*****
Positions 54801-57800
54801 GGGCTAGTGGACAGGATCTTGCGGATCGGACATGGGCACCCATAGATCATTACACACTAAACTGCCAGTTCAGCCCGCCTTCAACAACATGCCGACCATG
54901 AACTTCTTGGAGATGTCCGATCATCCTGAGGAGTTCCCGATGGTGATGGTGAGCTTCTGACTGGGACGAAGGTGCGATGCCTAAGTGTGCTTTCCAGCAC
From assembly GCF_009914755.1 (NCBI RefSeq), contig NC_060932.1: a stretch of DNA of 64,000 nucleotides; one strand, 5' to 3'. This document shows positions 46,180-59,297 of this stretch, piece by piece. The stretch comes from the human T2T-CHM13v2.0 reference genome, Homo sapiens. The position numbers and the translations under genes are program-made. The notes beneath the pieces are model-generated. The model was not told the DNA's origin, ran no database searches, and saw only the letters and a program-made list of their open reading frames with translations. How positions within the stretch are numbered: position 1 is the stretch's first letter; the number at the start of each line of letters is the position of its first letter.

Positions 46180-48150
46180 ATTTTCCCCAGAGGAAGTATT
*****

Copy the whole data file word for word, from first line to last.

Positions 54801-57800
54801 GGGCTAGTGGACAGGATCTTGCGGATCGGACATGGGCACCCATAGATCATTACACACTAAACTGCCAGTTCAGCCCGCCTTCAACAACATGCCGACCATG
54901 AACTTCTTGGAGATGTCCGATCATCCTGAGGAGTTCCCGATGGTGATGGTGAGCTTCTGACTGGGACGAAGGTGCGATGCCTAAGTGTGCTTTCCAGCAC
From assembly GCF_009914755.1 (NCBI RefSeq), contig NC_060932.1: a stretch of DNA of 64,000 nucleotides; one strand, 5' to 3'. This document shows positions 46,180-59,297 of this stretch, piece by piece. The stretch comes from the human T2T-CHM13v2.0 reference genome, Homo sapiens. The position numbers and the translations under genes are program-made. The notes beneath the pieces are model-generated. The model was not told the DNA's origin, ran no database searches, and saw only the letters and a program-made list of their open reading frames with translations. How positions within the stretch are numbered: position 1 is the stretch's first letter; the number at the start of each line of letters is the position of its first letter.

Positions 46180-48150
46180 ATTTTCCCCAGAGGAAGTATT